Please fill the contact form if interested spaces will be limited to maximum 8 for the trip. I think it will be a long time for anyone to be in tropical waters with the Covid-19 situation, this is an opportunity not to be missed until the water stays warm and enjoy one of the world very best destinations.
Due to Covid-19 I have decided to postpone the boat to 31 July 2021. I have also had some cancellations due to the same reason so currently have 7 spaces. Prices remain unchanged. What follows is content from the original post.
Diving for images or video can be frustrating at times. I find this less so for macro and super macro where you are resort based and you can hire a guide with super sharp eyes that will help you find the right subjects. For wide angle it is a totally different story. Land based may preclude the best access to certain destinations whilst if you are on a liveaboard with divers there is a conflict of interest. The boat will typically run a fixed itinerary cruise and the result is that you will visit many times so more memorable than others and typically just once. The single dive you do may not be at the right time of the day and the ambient light may not be the best for what you trying to do.
I am self taught and I like to read books and experiment myself however some years ago I was invited by Nauticam to a Red Sea workshop with Alex Mustard.
What I really liked about that workshop was the ability to steer the boat to the right sites, to be able to dive at the right time of the day and also to repeat dives on the best sites and omit the areas that were not promising. For me this had great value on its own.
Of course Dr Alex Mustard tuition was also superb however I have now done this workshop 3 times and I believe that element has become less interesting. I also happened to work in Sharm El Sheikh as resident instructor at the Marriot Hotel so all dive sites were already known to me as a diver at least.
On those workshops I found very useful the fact that you could see the work of others and learn from the group, I also like the fact that there was no competition so everybody was encouraged to share.
Needless to say that after years of diving the same sites I still find the Northern Wreck and reefs of the Red Sea one of the best imaging destination in the world so I thought how do I have the same experience without the workshop part and the related high costs – it costs almost double a standard diving trip to book Alex workshop and they are fully booked almost immediately.
A further issue that has occurred in time is that there are no flights to Sharm El Sheikh from UK and now majority of boats live from Hurghada. This seriously limits the workshop as you have a lot more navigation.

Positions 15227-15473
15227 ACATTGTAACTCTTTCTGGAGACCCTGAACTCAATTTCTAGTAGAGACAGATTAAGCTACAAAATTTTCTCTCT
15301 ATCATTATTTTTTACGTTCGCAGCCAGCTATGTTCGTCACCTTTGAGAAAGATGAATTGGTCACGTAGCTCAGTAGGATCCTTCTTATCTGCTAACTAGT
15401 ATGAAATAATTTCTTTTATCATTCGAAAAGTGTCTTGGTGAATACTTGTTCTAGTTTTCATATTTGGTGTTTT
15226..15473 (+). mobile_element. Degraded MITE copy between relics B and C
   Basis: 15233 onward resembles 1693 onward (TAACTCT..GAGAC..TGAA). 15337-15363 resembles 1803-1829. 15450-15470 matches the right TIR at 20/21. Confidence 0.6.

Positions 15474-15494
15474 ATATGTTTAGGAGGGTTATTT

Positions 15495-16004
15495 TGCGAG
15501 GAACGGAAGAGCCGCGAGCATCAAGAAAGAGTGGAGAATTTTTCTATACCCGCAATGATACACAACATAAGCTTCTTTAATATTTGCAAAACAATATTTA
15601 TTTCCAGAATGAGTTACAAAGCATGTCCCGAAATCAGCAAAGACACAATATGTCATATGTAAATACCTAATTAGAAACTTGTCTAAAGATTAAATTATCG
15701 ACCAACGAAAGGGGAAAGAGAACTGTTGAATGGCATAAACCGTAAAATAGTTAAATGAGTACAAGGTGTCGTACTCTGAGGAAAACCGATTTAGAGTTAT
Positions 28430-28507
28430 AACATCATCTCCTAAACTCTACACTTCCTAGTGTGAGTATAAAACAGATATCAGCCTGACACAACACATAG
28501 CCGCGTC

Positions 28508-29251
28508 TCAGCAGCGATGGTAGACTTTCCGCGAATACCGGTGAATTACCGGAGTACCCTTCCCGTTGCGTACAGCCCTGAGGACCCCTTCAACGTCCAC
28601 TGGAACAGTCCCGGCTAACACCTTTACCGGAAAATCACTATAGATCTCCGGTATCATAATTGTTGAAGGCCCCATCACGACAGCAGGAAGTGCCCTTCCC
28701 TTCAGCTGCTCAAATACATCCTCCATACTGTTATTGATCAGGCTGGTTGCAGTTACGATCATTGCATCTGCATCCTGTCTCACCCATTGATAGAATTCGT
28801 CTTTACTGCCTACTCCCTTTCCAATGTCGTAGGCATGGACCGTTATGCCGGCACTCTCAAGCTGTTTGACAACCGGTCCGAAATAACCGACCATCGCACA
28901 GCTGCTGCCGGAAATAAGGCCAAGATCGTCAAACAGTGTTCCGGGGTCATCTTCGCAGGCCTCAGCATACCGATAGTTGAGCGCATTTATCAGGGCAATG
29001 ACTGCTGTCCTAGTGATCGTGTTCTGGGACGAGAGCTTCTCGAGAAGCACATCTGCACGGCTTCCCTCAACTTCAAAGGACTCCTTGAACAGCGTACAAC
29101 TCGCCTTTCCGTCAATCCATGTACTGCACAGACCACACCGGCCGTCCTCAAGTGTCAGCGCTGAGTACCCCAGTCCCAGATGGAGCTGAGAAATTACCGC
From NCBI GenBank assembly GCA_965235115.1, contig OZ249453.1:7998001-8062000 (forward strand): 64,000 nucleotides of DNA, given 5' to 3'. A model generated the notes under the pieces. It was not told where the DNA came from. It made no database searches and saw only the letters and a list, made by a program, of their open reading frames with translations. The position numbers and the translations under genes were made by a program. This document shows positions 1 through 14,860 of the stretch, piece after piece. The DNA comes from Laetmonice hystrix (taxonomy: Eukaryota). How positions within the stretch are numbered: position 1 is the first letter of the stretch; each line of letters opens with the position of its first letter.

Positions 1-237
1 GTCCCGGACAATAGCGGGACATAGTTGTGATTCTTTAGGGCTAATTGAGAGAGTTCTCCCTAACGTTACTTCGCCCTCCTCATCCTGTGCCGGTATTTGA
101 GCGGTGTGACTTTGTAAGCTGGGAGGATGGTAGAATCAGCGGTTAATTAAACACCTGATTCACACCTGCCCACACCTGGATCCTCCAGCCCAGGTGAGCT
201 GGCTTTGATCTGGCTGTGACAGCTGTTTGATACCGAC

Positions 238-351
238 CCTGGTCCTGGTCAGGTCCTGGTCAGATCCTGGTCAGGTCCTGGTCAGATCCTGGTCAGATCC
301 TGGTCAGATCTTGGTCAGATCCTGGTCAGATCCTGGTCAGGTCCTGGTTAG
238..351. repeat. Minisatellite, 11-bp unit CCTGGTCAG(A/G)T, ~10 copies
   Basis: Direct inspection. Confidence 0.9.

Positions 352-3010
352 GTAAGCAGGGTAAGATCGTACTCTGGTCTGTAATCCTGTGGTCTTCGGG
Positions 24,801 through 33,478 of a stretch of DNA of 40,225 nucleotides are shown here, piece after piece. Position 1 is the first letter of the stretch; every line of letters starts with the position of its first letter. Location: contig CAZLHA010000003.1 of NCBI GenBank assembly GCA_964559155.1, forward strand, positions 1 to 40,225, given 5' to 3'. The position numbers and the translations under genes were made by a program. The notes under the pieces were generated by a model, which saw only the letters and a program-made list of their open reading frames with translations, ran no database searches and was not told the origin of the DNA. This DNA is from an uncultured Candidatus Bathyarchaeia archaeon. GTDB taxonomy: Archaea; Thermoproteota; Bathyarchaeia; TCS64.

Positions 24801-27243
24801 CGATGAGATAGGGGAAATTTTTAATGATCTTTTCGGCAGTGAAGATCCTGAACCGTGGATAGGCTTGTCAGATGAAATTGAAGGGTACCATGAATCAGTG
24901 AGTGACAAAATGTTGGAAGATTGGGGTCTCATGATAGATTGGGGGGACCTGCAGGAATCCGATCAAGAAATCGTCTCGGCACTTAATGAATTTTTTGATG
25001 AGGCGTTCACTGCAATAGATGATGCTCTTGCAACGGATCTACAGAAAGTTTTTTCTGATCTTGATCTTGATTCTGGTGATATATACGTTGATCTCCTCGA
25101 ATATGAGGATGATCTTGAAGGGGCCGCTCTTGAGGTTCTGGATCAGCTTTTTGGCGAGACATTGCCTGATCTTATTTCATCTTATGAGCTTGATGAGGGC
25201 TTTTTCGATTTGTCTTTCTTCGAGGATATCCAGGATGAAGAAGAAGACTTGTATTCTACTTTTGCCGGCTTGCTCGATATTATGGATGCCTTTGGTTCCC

So my ideal requirements for such a trip would be:
Boat to live from Sharm El Sheikh not Hurghada. I rather have indirect flights and burn land time vs consuming cruise time in transfers
Need to be able to have full control of the itinerary
Dive as a photographer with a loose buddy concept
Have a good boat and logistics
Have small number of people in the water – I think 20 is too much so I have set my target to 8 min 12 max
I reconnected with my old network and after looking around I have found a boat and a company that can help with this.
King Snefro is the only liveaboard fleet currently departing from Sharm El Sheikh and the boat of choice is the Snefro Pearl
Cruise Dates: 31 July – 7 August 2021
Price: €1250 per Pax in twin cabin includes:
12 Liter tanks
3 meals, snacks and soft drinks, tea and coffee
Special imaging orientated dive briefing to make the most of the sites
Group image debrief – optional participation
Arrival on Saturday 31st July – check in commences at 1800
Check out Saturday 7th August – 1200 latest
For those whose flight leaves much later possibility of a stop gap in a beach resort before final departure
You need to be a PADI Advanced Open Water Diver or equivalent and 30 logged dives are required for this safari. All dives, especially some more demanding wreck dives, are subject to diver’s qualification and experience.
EAN or other Nitrox certification required if not training will be provided on the boat at a charge.
Extra Hotel arrangements if you are coming the day before or leaving the day after
Halfboard in Single Room = 50 € per night per person Soft All in per in Single room = 60 € per night per person
Halfboard in Double Room = 35 € per night per person Soft All in Double room = 45 € per night per person
Halfboard in Triple Room = 30 € per night per person Soft All in Triple room = 40 € per night per person
Service Charge & taxes included, Transfer Airport to Hotel/ Hotel to Airport is included (Check in starts from 14:00 H, Check out till 12:00 H, in combination with safari booking early check in or late check out will be arranged free of charge)
On to the dive sites:
Wrecks of Abu Nuhas
Ras Za’tar (Optional site for sunbursts)
Jackfish Alley – Optional site for caves
Ras Mohammed where at that time of the year you can have various shoals of fish
Instead of night dives we will do snorkelling session for split shots or sunset dives
I will be glad to help with ideas for the sites or the shots to take however this is not for beginners so if you don’t know even how to work out your camera works maybe it is not for you. The trip is open to photographers and videographers I will shoot both and will provide assistance as required. Below little sample of the video opportunity in Shark Reef
Please use the form to book a space. In case the cruise it is sold out I will operate strictly a first come first serve basis at time of writing there are five space left so hurry up. In case of cancellation I will also run a wait list. Please inquiry for any other details as well